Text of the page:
This month we are looking at the importance of stress awareness (part of Stress Awareness Day 4th November) so we are challenging you to make a stress awareness space in your lives in a bid to find that calm.
This is effectively a call to be open, and a call for action. The hope is that if we create an awareness space we will be encouraged to think about and share what is making us stressed, and so help each other find ways to reduce it.
Organisers of this national day (the charity The International Stress Management Association or isma.org.uk) know that it is sometimes easier for others to recognise stress in you before you recognise it yourself. You may put the tears, tiredness and low confidence down to a bad day, for example, rather than seeing them as signs of stress (and your inability to concentrate, sleep issues, anxiety). Their website (and others like mind.org.uk) have a huge amount of advice and some great resources to find out more.
Think about how you feel, literally, in a stress awareness space. And what might be exacerbating or triggering those feelings. Is the way your family leaves all their belongings in the hall, or leaves the dinner table without helping you clear up driving you up the wall? Is the way your boss sets morning meetings for one minute after your bus gets you into work, or gives you a job five minutes before you are due to leave adding to anxious feelings? And what remedies can you suggest? Or you may want to use the stress awareness space for more personal reflections. The opportunity to make a list of those nagging issues that are raising your stress levels, and to match them with solutions to help you take back control. It could be anything from picking up the phone and talking to the utilities company about a late payment of a bill, or seeking advice on a health concern, or getting together with a friend to sort out a misunderstanding.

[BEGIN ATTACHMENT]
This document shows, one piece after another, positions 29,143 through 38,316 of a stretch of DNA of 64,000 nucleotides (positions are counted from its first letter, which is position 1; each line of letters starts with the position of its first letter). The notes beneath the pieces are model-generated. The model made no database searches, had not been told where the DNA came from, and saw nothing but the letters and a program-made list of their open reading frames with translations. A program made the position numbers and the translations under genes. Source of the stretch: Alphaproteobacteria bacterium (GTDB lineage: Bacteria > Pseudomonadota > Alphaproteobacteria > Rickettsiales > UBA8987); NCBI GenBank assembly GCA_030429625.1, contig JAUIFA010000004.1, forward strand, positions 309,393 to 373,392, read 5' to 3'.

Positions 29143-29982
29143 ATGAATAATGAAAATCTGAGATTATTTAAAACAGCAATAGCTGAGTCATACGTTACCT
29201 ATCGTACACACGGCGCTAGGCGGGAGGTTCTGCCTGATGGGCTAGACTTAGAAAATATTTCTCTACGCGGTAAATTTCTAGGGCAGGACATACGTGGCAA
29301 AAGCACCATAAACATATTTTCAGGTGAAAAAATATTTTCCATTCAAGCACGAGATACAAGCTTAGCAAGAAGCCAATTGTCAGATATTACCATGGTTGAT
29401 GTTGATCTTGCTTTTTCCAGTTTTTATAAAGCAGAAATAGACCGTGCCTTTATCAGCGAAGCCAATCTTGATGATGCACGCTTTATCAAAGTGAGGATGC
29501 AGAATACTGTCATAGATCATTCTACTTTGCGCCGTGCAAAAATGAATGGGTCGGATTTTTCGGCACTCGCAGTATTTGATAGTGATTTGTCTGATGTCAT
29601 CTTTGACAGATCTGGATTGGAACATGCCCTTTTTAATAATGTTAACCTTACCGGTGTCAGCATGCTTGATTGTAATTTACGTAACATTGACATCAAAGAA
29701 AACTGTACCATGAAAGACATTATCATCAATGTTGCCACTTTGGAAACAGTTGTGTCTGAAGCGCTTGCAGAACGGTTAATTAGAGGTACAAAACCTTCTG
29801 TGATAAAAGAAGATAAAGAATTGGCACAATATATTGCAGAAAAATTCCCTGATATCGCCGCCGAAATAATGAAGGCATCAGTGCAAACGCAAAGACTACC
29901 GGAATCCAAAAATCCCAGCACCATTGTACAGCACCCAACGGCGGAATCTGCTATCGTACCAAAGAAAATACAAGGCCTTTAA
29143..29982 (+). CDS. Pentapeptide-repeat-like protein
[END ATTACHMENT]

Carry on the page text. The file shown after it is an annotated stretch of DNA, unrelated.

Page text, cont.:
The website mind.org.uk has some ideas for everyday living, including tips to tackle sleep problems, some ideas to help you relax, and some great information about how and why physical activity can promote better mental health. Ask us for advice, too, on the best classes and routines to help you when you’re next in the centre.